Not necessarily. Foods labeled “trans fat-free” may be high in saturated fats, which also raise your bad cholesterol levels and your risk of heart disease. Consider eating these types of foods only occasionally.
Not necessarily. If these “trans fat-free” foods lack nutrients, such as doughnuts or sweet rolls, then they are still low in nutrients and fiber, even when made with healthier oils. Consider eating these types of foods only occasionally.
No. Foods which are “fat-free” can still be very high in calories and low in nutrients, such as fat-free cookies, sweets, desserts, and other snack foods. Choose foods like vegetables, fruits, fish and other seafood, whole-grain products (like whole-grain breads, cereals, pasta and rice), nuts, beans, and fat-free or low-fat dairy products.
Not necessarily. The US Food and Drug Administration (FDA) allows food companies to list the amount of trans fat as “0 grams” on the Nutrition Facts panel if the amount of trans fat is less than 0.5 grams per serving.
FDA regulations state that the label value should be zero if a fat is contained at less than 0.5 grams per serving. This allows for accuracy despite limitations in detection methods. Sometimes a product contains partially hydrogenated vegetable oil, but the Nutrition Facts label lists “0 grams trans fat”. This usually means that the partially hydrogenated vegetable oil used contains minor amounts of trans fat and/or is used in small amounts.
One example is using partially hydrogenated oil in a seasoning. When an ingredient is used in very small amounts, you can tell because it appears toward the end of the ingredient statement. Just note that if you eat several servings from a package that declares “0 trans fat” and partially hydrogenated oil is included on the ingredient list, it is possible to exceed your daily limit of trans fats.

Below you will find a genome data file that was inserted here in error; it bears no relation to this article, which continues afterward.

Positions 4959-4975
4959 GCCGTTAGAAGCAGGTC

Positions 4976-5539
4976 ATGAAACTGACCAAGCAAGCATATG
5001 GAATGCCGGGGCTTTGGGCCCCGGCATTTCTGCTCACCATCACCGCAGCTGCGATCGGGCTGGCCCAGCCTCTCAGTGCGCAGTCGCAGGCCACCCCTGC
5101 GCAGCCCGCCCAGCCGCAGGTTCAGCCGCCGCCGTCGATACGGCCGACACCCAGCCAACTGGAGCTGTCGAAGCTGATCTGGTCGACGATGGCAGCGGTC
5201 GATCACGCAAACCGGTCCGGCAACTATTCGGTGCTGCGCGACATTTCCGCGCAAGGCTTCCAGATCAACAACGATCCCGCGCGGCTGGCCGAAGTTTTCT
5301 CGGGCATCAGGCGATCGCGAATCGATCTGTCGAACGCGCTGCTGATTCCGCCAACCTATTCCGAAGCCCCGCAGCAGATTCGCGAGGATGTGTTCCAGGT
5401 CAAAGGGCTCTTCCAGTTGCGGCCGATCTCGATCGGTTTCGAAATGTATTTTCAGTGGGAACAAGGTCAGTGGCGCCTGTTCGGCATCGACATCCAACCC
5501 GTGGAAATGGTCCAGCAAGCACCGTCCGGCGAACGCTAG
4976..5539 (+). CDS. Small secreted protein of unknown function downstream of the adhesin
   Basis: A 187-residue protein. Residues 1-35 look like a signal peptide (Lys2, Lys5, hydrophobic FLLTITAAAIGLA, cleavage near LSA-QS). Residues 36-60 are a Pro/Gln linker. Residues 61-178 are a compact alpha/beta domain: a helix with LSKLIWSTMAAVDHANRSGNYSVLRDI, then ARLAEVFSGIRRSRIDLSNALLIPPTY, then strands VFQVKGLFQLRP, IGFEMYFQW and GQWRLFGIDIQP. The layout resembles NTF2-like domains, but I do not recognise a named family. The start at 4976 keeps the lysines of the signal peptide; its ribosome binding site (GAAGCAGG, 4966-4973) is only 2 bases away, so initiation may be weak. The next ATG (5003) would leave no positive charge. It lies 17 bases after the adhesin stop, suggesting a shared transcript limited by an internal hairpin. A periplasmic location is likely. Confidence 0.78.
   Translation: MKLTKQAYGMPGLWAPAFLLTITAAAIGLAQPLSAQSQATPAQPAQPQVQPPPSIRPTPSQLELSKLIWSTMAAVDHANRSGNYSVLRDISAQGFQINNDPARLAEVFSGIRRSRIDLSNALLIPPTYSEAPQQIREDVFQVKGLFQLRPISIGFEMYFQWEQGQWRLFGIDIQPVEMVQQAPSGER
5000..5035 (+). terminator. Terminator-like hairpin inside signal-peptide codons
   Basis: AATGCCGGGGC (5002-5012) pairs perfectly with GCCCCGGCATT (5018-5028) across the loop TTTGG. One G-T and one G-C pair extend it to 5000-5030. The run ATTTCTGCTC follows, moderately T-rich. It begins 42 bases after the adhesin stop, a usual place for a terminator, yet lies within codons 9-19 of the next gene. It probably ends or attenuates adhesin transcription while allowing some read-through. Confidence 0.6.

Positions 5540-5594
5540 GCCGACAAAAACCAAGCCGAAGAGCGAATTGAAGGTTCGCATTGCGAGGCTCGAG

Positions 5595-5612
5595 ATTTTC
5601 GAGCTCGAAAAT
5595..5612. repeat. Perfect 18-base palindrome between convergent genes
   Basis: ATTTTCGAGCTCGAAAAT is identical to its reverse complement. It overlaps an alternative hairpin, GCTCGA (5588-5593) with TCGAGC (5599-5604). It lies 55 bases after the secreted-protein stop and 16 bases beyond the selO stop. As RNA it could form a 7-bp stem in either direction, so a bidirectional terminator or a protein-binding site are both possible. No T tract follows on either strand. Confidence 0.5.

Not necessarily. The U.S. Food and Drug Administration (FDA) allows food companies to claim “cholesterol-free” as long as there are less than 2 milligrams of cholesterol and no more than 2 grams of saturated fat per serving.
Not necessarily. Even if a food contains zero grams of cholesterol, it can be made with saturated fats – such as coconut and palm oils, and/or trans fats (like traditional stick margarines and shortenings). Saturated and trans fats raise LDL (“bad”) cholesterol levels in the blood and increase the risk of developing heart disease.
Current nutrition labels don’t list the amount of added sugars (alone) in a product.
The line for “sugars” you see on a nutrition label includes both added and naturally occurring sugars in the product. Naturally occurring sugars are found in milk (lactose) and fruit (fructose). Any product that contains milk (such as yogurt, milk, cream) or fruit (fresh, dried) contains some natural sugars.
But you can read the ingredient list on a processed food’s label to tell if the product contains added sugars. Names for added sugars on labels include: